The title of Numbers comes from the Greek name given to it in the Septuagint, Arithmoi (“Numbers”). The Latin Vulgate followed this title and translated it Liber Numeri, “Book of Numbers.” These titles are based on the two numberings of the Israelites described in the book—the first at Mount Sinai (Num. 1) and the second on the plains of Moab (Num. 26). Numbers also has been called the “Book of the Journeyings,” the “Book of the Murmurings,” and the “Fourth Book of Moses.”
Most of the book describes Israel’s experience as the contentious people wander in the wilderness. What originally was to be an eleven-day journey for Israel became a forty-year agony. Thus the book provides a clear lesson: While it may be necessary to pass through the wilderness, you do not have to live there.
Numbers teaches us that God will allow us to go through prolonged wilderness experiences, not only in order to get our attention, but also to change our thinking or behavior. It isn’t enough merely to engage in self-examination. We can see a problem and know ourselves thoroughly, but unless we change our response to God in some way, we will never benefit fully from our wilderness experiences or grow as a result of them.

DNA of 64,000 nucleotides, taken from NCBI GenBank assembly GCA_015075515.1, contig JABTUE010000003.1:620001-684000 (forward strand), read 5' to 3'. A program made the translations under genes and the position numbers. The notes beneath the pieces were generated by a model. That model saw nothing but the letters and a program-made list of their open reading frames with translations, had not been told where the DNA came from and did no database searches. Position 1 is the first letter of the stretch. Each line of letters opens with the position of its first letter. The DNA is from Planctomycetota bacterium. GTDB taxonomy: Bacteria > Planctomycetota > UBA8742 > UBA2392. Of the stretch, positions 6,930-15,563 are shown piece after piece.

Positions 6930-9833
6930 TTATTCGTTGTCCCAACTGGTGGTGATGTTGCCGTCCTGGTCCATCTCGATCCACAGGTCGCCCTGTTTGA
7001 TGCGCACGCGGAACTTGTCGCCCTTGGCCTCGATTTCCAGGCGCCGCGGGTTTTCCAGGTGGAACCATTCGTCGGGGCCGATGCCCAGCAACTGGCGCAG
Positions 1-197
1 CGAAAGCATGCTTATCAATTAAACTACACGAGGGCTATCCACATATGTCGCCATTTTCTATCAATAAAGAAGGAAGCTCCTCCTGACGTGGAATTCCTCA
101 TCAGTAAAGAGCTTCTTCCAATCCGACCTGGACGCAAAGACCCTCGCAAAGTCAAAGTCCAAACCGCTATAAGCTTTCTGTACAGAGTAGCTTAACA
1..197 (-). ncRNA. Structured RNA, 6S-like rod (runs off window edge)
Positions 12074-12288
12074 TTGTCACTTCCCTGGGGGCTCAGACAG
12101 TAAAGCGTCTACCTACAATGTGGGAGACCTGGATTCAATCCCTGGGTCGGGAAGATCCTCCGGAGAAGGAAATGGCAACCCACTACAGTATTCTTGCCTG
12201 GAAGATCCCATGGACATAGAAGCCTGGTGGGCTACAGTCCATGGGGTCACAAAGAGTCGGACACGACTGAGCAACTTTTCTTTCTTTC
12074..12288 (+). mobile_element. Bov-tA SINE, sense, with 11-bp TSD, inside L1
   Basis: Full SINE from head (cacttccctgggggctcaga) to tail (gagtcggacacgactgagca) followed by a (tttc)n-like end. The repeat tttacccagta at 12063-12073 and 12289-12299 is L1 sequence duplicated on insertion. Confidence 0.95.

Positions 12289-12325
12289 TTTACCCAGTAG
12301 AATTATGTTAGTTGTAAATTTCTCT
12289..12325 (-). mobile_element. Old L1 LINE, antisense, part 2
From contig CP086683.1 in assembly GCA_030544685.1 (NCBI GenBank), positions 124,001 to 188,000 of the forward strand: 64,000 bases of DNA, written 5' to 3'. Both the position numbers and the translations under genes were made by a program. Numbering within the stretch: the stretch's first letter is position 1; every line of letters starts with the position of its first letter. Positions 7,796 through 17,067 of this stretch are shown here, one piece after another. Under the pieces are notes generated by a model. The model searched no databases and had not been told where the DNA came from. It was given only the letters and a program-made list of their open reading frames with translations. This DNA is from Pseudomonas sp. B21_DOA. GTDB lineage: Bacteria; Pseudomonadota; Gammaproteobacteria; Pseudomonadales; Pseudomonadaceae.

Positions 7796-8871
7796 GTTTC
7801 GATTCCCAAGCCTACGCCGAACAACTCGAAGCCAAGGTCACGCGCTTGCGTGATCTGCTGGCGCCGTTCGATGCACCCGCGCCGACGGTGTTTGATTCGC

If, on the other hand, we are willing to allow God to use our wilderness experiences to surface the inner rubbish of our lives, and if we are willing to change what needs to be changed, we will emerge from the desert much closer to our heavenly Father, more mature as His child, and with far greater potential to reflect the love of God to the world around us. This is the great lesson of the Book of Numbers.
Theme: Numbers demonstrates that wrong choices bring specific consequences, some of them very painful. When the first generation of Israelites that left Egypt rebelled against God and sinned against His law, its members were forced to spend years wandering in the wilderness—though God intended for His obedient people to spend those years in the Promised Land.
Time: The events recorded in the Book of Numbers began about one year after the exodus from Egypt (c. 1446 B.C.).
Structure: The first ten chapters of Numbers contain legal instructions and record a census (or “numbering”) of the people of Israel. The remainder of the book records the Israelites’ wandering in the wilderness, as well as their complaints and rebellion against God and their leader, Moses.
Charles F. Stanley, The Charles F. Stanley Life Principles Bible: New King James Version (Nashville, TN: Nelson Bibles, 2005), Nu.